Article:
Martin Rosenbaum talks FOI at Hacks/Hackers London meet-up
I had the opportunity to attend two journalism-meets-techie events in the space of a couple of days this week, and followed up hosting and arranging "Search at The Guardian" with a trip to The Shooting Star for my 2nd London Hacks/Hackers meet-up. I wrote about the first one I attended, featuring Jonathan Richards and Julian Burgess of The Times and Chewy from Google here.
'Freedom of Information tips and tricks' - Martin Rosenbaum, BBC
Martin Rosenbaum gave a series of excellent tips about using FOI requests, including keeping the FOI officer on your side, and prototyping your requests by trying a couple of organisations to see if you've got the wording right before sending a request to every Primary Care Trust in the country for example. He also suggested being very specific about requests. One way to achieve this was to supply your own grid of questions to be filled in, and you should always be clear about the date ranges of the information you are seeking.
One of his most valuable tips though was about republishing data. He cited an example of a long struggle to get MOT failure rates published, which ended when he was finally grudgingly given a 12,000 page PDF with the data. He converted it into a spreadsheet and republished it, and was astonished at how much 'people with greater technical skills than me' could do once the data was in that format - including an online database that allowed you to check the performance of your make and model of car in the tests.
It is a key lesson for journalists to take on board - publishing data shows your working and allows people to build on that work. And as Paul Bradshaw always argues, it is best to publish in the simplest form possible. A Word document is better than a PDF, but a plain text file trumps both of them. Likewise it is easier for developers to process a CSV file than it is a .xls file.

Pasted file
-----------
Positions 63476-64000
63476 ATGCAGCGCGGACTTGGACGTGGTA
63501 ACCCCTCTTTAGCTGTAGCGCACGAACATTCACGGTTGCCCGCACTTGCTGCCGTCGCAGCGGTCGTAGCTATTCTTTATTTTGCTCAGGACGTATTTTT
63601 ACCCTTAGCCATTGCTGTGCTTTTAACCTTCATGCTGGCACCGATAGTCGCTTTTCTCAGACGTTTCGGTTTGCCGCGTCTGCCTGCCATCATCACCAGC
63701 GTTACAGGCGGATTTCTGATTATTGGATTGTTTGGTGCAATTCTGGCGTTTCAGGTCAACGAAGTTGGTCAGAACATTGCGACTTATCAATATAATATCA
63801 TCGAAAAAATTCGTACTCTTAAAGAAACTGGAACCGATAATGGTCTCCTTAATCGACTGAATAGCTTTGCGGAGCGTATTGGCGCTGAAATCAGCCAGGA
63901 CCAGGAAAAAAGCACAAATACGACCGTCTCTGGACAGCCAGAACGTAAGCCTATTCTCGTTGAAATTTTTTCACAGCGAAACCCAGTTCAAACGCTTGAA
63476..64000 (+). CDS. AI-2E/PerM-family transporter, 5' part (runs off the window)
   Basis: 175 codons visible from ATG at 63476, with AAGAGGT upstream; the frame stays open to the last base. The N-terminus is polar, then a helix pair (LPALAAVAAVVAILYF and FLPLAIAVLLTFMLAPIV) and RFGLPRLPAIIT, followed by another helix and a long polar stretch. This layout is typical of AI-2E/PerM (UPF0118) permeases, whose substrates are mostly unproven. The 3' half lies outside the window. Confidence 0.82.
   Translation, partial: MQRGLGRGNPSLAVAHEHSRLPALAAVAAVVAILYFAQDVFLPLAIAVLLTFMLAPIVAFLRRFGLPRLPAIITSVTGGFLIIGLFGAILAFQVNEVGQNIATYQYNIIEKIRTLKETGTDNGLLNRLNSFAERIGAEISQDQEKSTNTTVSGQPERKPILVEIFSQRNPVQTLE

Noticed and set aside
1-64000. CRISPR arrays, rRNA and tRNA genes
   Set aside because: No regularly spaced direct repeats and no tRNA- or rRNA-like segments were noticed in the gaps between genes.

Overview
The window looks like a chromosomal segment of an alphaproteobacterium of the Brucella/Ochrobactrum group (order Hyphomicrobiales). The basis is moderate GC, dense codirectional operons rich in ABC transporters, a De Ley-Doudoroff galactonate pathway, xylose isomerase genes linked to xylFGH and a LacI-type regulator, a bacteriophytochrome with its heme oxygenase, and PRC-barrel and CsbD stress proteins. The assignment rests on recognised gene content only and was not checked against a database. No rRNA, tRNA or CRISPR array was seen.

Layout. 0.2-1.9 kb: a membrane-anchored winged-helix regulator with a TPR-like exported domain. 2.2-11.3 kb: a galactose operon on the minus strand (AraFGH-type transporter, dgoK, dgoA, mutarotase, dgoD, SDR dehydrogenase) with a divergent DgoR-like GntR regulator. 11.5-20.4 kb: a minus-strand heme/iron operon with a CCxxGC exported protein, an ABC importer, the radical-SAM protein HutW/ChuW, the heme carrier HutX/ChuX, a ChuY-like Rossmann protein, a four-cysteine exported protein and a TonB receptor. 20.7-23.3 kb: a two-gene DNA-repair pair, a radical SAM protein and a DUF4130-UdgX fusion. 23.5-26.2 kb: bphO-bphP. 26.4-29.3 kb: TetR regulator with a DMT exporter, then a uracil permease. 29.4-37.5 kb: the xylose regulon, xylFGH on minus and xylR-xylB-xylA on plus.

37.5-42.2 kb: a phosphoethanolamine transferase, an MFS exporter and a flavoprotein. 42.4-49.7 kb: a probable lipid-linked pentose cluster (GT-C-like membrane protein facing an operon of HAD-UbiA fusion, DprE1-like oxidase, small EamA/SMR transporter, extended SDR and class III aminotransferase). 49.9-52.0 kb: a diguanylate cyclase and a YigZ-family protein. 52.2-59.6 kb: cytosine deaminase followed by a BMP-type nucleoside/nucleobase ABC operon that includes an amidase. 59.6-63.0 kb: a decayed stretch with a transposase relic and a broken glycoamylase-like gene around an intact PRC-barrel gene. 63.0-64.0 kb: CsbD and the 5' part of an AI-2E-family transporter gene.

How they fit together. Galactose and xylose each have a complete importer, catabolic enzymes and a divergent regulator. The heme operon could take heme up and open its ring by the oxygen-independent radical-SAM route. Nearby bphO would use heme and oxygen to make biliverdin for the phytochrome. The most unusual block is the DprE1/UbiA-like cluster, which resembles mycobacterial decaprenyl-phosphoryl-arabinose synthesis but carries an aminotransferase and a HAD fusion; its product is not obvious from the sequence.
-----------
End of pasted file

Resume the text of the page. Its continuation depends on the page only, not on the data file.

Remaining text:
From the floor I rather cheekily pointed out that he was in a unique position, being a journalist working at an organisation that is itself partially open to FOI requests. Had he, I wondered, ever issued an FOI to the BBC himself? He hadn't, he said, and was a great pains to point out that there was very clear blue water between those handling FOI requests at the Corporation, and those using them as a journalistic tool.
Rob McKinnon also chipped in, making the excellent point that he has had some success by requesting database schemas. This tells you exactly what is being stored, and allows you to structure your requests accordingly.
I really enjoyed Martin's talk, and got the chance to chat with him afterwards. He blogs about his experiences with FOI for the BBC at Open Secrets. He also opened his presentation with an image of John Noakes and Peter Purves, accompanied by Shep, digging a hole in the road. And you can't argue with a presentation that starts with my era of Blue Peter...
I'll also at some point be writing up my notes on my colleague Alastair Dant's excellent talk about 'Interactive technology - now and later'.
“Hacks/Hackers London: Notes from the talks” brings together notes from 16 talks, including those from Martin Rosenbaum, Stephen Grey, Alastair Dant, Scott Byrne-Fraser and Wendy Grossman. It looks at topics of interest to journalists and programers alike, including freedom of information, processing big data sets to tell stories, social activism hack camps, the future of interactive technologies, and using social media to cover your tracks - or uncover those of somebody else.
“Hacks/Hackers London: Notes from the talks” for Kindle is £1.14.